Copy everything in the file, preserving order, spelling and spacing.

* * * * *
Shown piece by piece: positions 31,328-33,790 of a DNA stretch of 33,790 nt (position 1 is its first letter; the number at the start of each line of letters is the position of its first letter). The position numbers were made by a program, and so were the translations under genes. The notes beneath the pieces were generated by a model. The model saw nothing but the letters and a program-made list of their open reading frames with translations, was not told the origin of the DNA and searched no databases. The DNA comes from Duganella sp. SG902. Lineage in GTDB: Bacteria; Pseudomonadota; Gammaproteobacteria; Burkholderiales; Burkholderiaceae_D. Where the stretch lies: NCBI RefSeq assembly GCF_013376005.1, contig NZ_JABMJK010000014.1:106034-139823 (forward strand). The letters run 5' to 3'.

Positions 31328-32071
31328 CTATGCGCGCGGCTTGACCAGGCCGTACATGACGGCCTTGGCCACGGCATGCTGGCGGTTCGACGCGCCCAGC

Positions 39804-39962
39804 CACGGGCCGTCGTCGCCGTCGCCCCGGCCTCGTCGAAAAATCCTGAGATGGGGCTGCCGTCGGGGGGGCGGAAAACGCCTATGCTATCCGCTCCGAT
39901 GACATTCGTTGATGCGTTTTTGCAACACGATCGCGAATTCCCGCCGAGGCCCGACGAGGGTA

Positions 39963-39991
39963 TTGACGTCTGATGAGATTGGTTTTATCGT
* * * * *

Shown piece by piece: positions 31,328-33,790 of a DNA stretch of 33,790 nt (position 1 is its first letter; the number at the start of each line of letters is the position of its first letter). The position numbers were made by a program, and so were the translations under genes. The notes beneath the pieces were generated by a model. The model saw nothing but the letters and a program-made list of their open reading frames with translations, was not told the origin of the DNA and searched no databases. The DNA comes from Duganella sp. SG902. Lineage in GTDB: Bacteria; Pseudomonadota; Gammaproteobacteria; Burkholderiales; Burkholderiaceae_D. Where the stretch lies: NCBI RefSeq assembly GCF_013376005.1, contig NZ_JABMJK010000014.1:106034-139823 (forward strand). The letters run 5' to 3'.

Positions 31328-32071
31328 CTATGCGCGCGGCTTGACCAGGCCGTACATGACGGCCTTGGCCACGGCATGCTGGCGGTTCGACGCGCCCAGC

Positions 39804-39962
39804 CACGGGCCGTCGTCGCCGTCGCCCCGGCCTCGTCGAAAAATCCTGAGATGGGGCTGCCGTCGGGGGGGCGGAAAACGCCTATGCTATCCGCTCCGAT
39901 GACATTCGTTGATGCGTTTTTGCAACACGATCGCGAATTCCCGCCGAGGCCCGACGAGGGTA

Positions 39963-39991
39963 TTGACGTCTGATGAGATTGGTTTTATCGT